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Beneath and Beyond : Seismic Sounds

Concept and design by artist Stephen Hurrel

Software development by Robert Farrell


Beneath and Beyond brings together art, technology and nature to create a unique seismic sounds experience.

Tectonic shifts and on-going movements beneath the Earth’s surface are the source for generating this LIVE sound and visual artwork.

Specially developed software taps into, and continually monitors, one hundred Seismic Stations around the world via the Internet.

The collected vibrations, in the form of raw data, are speeded up to make them audible to the human ear.

These new sounds are then experienced in real time, along with their corresponding waveforms.

Since its development in 2008, this artwork has only been available as an immersive gallery experience. Soon, it will be available direct to your computer.

Background to project and future developments

Beneath and Beyond is, as far as we are aware, the first, and only, project in the world to provide a LIVE experience of the constant movements and tectonic shifts beneath the Earth’s surface (the only short delay being the time it takes to bring in the actual data).

The initial development work, supported by a major Creative Scotland Award, took around two years, from 2006-2008. Since then the project has continued to develop, and to adapt to new technical possibilities and exhibition formats.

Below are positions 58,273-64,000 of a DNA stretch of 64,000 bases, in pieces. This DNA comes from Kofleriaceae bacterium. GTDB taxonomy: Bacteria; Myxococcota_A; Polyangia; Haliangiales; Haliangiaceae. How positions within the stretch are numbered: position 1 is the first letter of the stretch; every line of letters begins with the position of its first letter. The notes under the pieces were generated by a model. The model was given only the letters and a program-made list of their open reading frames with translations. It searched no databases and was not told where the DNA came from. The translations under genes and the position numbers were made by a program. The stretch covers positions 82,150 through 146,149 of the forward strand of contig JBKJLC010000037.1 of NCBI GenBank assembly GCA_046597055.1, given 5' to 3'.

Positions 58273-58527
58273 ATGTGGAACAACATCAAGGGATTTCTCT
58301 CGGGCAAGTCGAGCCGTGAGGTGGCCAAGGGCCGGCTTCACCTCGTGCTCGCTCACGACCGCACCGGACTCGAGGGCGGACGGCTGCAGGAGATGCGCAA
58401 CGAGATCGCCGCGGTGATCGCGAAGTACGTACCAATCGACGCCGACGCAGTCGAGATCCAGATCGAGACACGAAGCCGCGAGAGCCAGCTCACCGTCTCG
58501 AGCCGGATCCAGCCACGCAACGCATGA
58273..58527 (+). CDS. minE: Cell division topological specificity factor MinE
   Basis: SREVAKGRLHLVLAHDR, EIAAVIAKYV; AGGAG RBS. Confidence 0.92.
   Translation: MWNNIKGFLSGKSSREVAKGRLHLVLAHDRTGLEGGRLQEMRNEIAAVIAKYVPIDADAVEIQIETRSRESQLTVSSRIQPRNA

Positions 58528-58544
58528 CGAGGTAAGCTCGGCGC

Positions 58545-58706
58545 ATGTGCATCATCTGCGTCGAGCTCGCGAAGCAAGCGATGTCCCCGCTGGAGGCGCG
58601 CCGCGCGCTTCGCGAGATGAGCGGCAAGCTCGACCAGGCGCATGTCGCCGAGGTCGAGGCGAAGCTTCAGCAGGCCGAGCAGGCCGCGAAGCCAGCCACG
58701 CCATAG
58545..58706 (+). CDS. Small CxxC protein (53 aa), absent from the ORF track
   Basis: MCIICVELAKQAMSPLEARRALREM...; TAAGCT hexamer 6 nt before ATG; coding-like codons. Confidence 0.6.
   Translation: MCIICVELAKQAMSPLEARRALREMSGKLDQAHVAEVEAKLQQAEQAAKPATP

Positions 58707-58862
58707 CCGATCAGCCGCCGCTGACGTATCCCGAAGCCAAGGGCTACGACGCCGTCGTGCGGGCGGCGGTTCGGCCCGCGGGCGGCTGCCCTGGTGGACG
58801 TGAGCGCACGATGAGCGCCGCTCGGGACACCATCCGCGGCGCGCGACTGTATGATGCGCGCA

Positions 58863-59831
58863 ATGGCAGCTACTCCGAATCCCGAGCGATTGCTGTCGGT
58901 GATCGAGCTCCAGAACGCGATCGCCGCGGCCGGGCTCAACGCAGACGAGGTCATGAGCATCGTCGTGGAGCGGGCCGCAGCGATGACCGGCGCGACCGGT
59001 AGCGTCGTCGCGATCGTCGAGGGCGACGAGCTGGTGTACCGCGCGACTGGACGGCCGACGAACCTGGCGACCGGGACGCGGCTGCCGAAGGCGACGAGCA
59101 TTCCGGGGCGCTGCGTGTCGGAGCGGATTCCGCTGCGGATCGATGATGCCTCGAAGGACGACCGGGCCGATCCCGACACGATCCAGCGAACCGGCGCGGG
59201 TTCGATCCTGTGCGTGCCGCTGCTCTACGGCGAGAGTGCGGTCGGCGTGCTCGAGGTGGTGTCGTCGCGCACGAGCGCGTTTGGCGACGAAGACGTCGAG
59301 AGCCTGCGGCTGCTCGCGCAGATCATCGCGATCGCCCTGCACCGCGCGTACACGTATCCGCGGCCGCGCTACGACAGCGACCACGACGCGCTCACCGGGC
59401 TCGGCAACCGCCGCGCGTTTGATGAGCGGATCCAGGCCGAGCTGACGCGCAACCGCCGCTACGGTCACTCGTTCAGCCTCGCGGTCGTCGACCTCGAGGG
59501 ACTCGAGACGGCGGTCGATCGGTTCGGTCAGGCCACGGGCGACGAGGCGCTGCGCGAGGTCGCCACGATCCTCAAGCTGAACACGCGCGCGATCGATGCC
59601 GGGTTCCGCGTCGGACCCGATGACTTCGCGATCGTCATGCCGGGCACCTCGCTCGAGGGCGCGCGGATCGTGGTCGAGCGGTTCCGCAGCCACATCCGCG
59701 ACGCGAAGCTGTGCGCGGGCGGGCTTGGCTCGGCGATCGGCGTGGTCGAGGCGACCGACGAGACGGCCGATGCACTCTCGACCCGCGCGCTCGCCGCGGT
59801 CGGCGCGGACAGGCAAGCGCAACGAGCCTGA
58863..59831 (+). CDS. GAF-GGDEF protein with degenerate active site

Beneath and Beyond has been experienced in the form of immersive sound and video installations at galleries and media-art festivals in Europe, America and Australia since it premiered at Tramway, Glasgow, Scotland as part of Glasgow International Festival of Visual Art, in 2008.

It is now being made available via this website, as a live earth experience.

A specially developed App is also near completion.

Please register your email address here if you would like a message sent when it is available to access on this site, or to download as an App.

“... a hotline to the centre of the earth, where subterranean demons are perennially slugging it out”

Alistair Sooke, Daily Telegraph, 2008

What you hear

‘Background sounds’ play continuously as the computer receives data from fifty Seismic Monitoring Stations around the world, via the Internet. These are the low rumbles caused by the Earth’s constant shifts and movement.

‘Event sounds’ are more specific. The computer identifies an ‘event’ – such as a tectonic shift, a volcanic eruption or an earthquake. These are highlighted as blocks of red colour within the seismic graph lines.

These ‘event sounds’ arrive as raw data, that take several minutes to receive. They are then speeded up to enable us to hear them. The duration of each ‘event sound’ is directly relative to the time it takes to stream in the raw data; if it takes two minutes to receive the data for example, the looped ‘event sound’ will also last for two minutes.

What you see

Each ‘event sound’ is visualised as an active waveform. The waveform remains on screen for as long as the sound exists. When more than one ‘event sound’ occurs their waveforms overlay each other.

The text identifies what country the data/sound is coming in from, as well as the length of time it took to stream in the data.

Local time and date is also displayed to emphasise the live nature of this artwork.